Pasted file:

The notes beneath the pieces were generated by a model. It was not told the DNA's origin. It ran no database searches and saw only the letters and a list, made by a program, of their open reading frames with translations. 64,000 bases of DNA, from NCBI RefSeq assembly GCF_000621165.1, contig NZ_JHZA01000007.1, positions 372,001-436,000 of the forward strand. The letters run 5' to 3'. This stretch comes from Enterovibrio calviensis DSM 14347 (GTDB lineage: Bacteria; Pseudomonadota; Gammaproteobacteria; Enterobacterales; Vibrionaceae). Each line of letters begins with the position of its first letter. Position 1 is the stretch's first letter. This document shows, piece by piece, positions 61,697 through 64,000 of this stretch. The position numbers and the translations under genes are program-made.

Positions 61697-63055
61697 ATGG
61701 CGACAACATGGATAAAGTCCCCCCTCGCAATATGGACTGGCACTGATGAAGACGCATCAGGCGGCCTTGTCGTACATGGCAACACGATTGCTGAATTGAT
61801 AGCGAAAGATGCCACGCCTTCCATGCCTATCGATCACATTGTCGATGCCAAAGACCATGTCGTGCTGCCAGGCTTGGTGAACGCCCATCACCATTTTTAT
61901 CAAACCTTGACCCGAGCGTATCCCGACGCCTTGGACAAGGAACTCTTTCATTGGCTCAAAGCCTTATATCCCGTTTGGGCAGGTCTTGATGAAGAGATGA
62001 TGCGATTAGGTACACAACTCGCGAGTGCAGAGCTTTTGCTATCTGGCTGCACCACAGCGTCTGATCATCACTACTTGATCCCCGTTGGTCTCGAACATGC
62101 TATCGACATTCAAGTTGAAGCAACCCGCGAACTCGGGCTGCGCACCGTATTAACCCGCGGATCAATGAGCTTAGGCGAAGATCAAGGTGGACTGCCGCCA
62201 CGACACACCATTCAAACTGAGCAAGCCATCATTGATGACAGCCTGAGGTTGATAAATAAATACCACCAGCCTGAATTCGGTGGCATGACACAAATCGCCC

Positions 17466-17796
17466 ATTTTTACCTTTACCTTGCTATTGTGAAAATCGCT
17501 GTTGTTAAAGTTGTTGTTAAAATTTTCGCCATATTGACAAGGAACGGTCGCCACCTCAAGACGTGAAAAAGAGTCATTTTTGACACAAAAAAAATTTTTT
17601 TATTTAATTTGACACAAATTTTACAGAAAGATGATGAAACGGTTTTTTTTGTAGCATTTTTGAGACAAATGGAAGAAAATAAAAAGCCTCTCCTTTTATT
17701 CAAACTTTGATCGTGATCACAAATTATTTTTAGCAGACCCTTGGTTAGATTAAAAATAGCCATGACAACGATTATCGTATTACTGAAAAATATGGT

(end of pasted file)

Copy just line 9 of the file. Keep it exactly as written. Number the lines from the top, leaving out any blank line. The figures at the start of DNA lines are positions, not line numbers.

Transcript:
62201 CGACACACCATTCAAACTGAGCAAGCCATCATTGATGACAGCCTGAGGTTGATAAATAAATACCACCAGCCTGAATTCGGTGGCATGACACAAATCGCCC